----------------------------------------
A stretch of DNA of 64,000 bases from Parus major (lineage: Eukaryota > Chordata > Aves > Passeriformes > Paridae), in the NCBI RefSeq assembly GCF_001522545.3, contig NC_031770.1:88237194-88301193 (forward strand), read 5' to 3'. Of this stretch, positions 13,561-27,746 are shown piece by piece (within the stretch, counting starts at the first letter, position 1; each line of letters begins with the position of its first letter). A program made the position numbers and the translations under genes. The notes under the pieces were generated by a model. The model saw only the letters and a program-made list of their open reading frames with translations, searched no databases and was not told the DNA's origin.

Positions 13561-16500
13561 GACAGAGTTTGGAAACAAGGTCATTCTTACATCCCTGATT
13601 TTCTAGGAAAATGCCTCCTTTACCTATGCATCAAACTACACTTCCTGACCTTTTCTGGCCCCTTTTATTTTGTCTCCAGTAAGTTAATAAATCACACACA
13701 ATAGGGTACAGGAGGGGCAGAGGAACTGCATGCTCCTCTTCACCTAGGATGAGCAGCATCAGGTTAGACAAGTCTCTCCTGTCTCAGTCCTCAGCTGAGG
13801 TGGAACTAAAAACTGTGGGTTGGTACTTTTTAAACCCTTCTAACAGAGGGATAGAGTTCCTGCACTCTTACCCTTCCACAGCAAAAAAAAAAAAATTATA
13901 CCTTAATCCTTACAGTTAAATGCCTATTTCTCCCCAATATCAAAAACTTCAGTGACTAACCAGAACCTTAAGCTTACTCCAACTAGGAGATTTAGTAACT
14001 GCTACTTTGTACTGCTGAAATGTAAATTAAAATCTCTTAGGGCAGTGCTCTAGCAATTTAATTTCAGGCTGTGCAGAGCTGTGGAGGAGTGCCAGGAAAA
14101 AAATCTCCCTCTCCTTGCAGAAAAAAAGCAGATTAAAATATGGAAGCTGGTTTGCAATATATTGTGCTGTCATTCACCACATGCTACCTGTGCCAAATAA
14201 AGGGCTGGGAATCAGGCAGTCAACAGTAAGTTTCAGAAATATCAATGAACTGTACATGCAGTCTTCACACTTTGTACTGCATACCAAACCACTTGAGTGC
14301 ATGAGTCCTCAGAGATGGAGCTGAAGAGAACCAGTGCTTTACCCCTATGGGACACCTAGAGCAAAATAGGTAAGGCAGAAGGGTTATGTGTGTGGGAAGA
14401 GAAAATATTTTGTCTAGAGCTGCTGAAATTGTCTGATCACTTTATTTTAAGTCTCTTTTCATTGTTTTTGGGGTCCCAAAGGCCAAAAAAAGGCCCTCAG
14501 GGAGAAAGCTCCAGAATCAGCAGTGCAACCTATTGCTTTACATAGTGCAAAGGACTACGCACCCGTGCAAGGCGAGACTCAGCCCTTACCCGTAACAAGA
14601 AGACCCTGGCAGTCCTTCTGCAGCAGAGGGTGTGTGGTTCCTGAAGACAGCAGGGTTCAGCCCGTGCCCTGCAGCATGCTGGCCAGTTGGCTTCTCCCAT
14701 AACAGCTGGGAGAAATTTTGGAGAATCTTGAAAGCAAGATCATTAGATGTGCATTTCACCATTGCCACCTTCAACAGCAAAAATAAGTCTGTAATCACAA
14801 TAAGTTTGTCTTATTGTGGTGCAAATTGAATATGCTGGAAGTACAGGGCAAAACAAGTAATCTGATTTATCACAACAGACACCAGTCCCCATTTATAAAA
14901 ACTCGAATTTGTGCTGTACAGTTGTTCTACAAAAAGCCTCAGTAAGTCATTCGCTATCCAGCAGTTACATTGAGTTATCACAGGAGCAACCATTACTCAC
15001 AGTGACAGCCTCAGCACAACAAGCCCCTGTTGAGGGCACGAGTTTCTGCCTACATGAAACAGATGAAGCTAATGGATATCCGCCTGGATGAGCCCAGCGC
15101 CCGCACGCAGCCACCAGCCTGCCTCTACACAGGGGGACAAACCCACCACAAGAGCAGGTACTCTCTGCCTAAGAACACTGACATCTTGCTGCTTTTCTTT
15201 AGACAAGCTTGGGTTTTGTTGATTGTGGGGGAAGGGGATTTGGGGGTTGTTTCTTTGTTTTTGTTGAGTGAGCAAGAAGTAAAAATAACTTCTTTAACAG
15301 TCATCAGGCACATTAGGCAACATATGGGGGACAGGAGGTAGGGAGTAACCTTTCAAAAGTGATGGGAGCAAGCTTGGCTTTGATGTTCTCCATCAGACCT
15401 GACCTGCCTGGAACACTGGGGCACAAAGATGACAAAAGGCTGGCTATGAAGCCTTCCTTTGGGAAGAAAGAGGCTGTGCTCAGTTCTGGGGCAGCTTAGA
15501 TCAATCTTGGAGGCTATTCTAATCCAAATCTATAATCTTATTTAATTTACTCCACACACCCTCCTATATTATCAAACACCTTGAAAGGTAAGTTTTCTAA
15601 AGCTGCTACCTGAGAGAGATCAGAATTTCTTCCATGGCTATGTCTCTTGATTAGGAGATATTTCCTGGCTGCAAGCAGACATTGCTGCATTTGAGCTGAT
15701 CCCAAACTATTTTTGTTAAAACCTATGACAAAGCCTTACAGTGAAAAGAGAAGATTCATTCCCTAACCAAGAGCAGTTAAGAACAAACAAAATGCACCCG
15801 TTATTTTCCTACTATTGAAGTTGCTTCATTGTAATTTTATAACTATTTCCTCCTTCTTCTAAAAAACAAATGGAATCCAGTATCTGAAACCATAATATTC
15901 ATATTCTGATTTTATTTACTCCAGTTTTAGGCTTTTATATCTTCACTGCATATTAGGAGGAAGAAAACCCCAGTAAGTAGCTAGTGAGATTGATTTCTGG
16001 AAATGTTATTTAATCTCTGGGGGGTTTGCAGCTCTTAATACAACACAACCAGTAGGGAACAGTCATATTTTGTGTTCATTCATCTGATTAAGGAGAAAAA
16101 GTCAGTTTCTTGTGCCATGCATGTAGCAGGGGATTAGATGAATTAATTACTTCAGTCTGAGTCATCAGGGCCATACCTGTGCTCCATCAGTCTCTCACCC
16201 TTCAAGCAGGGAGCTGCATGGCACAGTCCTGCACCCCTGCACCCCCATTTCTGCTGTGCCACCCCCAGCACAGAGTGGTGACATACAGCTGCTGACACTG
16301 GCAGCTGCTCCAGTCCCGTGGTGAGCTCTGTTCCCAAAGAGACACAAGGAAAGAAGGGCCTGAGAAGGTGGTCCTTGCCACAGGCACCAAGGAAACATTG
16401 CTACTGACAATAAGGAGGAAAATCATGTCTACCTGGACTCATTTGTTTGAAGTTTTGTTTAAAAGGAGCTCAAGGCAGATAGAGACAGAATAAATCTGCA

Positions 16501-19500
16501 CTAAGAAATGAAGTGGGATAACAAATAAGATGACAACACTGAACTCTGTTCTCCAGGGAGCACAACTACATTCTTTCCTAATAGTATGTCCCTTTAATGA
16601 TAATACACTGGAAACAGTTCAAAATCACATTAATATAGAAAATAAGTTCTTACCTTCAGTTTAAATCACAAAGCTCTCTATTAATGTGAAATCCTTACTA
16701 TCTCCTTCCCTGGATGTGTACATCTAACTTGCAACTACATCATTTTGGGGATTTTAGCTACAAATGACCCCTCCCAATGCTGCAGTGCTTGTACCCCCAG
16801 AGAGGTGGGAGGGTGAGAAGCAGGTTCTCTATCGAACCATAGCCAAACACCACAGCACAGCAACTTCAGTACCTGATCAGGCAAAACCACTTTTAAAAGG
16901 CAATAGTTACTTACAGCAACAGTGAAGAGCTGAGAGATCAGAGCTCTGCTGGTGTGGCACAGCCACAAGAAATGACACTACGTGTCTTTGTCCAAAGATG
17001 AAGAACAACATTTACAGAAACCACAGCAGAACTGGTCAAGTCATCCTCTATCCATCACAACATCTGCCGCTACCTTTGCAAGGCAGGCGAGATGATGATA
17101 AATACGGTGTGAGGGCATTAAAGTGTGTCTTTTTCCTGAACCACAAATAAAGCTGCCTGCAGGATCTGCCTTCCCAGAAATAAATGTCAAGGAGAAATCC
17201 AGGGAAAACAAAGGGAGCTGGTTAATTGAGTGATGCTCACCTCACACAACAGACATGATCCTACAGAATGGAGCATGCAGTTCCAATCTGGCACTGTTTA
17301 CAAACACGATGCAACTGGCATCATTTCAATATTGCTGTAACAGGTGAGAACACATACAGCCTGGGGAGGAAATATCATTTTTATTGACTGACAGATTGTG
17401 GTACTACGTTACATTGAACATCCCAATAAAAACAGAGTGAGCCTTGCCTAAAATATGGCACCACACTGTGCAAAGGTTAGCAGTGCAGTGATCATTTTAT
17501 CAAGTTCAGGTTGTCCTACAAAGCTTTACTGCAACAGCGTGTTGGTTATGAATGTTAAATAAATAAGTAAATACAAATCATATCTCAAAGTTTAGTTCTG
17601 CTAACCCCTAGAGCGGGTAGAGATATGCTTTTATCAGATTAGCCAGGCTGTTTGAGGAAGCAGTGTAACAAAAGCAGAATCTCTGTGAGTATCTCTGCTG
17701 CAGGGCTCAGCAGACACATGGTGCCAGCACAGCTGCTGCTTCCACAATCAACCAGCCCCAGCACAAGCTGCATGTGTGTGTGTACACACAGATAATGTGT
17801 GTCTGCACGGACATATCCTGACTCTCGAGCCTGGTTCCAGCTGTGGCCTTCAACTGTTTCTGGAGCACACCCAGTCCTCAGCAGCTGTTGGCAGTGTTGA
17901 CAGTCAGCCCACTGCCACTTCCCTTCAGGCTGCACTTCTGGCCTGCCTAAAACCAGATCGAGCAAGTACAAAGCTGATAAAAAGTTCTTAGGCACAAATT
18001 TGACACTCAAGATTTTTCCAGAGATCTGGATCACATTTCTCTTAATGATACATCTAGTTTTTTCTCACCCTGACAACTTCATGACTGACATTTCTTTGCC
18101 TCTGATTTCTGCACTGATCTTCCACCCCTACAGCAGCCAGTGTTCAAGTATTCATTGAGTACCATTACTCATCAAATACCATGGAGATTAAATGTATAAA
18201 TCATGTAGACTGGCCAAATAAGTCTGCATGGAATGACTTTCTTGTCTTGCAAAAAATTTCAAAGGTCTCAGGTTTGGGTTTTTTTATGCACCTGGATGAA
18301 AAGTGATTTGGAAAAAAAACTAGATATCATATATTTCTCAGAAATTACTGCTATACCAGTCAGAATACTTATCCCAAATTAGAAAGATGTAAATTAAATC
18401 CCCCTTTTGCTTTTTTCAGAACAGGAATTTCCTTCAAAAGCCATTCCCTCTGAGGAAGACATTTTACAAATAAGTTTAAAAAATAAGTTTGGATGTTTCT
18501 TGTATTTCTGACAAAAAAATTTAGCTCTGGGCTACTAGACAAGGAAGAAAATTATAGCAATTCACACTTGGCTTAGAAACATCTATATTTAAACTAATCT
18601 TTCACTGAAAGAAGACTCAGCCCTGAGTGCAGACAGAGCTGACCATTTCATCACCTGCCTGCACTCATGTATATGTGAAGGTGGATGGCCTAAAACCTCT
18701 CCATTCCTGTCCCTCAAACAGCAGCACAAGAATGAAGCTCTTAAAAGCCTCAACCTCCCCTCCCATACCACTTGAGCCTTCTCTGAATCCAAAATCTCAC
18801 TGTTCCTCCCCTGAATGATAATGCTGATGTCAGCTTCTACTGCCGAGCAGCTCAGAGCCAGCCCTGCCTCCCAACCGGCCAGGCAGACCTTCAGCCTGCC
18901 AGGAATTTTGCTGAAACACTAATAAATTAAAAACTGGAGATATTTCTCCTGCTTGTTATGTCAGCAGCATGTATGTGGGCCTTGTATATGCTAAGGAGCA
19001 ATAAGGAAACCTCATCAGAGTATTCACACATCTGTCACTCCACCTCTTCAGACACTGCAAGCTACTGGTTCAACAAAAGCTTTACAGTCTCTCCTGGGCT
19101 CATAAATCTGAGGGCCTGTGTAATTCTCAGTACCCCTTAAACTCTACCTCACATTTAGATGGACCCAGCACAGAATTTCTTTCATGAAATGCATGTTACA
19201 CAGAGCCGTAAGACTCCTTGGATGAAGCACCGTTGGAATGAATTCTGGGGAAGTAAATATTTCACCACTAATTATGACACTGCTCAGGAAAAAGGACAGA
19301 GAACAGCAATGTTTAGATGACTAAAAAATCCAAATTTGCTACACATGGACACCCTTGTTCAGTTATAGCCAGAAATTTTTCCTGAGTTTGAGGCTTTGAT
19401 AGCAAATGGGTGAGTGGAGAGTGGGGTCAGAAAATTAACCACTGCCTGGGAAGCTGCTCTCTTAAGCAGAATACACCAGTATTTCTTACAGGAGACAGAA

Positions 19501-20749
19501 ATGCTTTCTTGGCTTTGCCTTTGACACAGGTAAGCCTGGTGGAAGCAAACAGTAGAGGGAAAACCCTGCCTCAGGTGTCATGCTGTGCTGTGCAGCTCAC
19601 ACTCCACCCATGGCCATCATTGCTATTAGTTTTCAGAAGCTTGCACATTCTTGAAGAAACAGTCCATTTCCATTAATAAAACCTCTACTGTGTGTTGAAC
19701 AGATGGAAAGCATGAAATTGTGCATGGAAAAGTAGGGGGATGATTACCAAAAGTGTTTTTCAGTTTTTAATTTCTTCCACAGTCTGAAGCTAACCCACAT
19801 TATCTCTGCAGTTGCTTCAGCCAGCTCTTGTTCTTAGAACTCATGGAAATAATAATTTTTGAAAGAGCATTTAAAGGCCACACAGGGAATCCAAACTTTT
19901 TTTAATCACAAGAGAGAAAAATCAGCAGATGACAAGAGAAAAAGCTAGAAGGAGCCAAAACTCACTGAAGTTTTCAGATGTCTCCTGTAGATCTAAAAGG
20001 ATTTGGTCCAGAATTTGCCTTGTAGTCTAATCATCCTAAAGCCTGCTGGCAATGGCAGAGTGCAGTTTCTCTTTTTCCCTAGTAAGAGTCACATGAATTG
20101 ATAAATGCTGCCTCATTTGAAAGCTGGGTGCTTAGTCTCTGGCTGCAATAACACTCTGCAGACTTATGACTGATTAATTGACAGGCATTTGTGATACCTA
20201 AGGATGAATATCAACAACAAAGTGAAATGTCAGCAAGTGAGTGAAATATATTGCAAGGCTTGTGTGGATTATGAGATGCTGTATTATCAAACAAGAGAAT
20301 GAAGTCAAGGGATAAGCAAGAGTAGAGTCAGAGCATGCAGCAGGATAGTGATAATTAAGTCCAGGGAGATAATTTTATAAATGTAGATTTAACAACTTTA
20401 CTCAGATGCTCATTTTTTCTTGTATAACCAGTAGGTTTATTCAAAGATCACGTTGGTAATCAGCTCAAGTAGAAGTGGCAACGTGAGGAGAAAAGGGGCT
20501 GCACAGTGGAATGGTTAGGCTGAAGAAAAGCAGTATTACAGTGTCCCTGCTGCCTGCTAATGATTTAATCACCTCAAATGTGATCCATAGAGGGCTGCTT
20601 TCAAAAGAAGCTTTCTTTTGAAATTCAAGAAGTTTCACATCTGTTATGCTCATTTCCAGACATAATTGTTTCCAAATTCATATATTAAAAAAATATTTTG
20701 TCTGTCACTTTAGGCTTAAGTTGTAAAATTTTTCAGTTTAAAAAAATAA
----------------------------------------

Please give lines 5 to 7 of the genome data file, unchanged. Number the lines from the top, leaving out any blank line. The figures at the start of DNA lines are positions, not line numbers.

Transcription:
13701 ATAGGGTACAGGAGGGGCAGAGGAACTGCATGCTCCTCTTCACCTAGGATGAGCAGCATCAGGTTAGACAAGTCTCTCCTGTCTCAGTCCTCAGCTGAGG
13801 TGGAACTAAAAACTGTGGGTTGGTACTTTTTAAACCCTTCTAACAGAGGGATAGAGTTCCTGCACTCTTACCCTTCCACAGCAAAAAAAAAAAAATTATA
13901 CCTTAATCCTTACAGTTAAATGCCTATTTCTCCCCAATATCAAAAACTTCAGTGACTAACCAGAACCTTAAGCTTACTCCAACTAGGAGATTTAGTAACT